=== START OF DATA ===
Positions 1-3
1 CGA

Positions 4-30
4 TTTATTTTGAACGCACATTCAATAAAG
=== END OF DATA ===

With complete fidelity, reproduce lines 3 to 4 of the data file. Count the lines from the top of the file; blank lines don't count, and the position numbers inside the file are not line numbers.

Positions 4-30
4 TTTATTTTGAACGCACATTCAATAAAG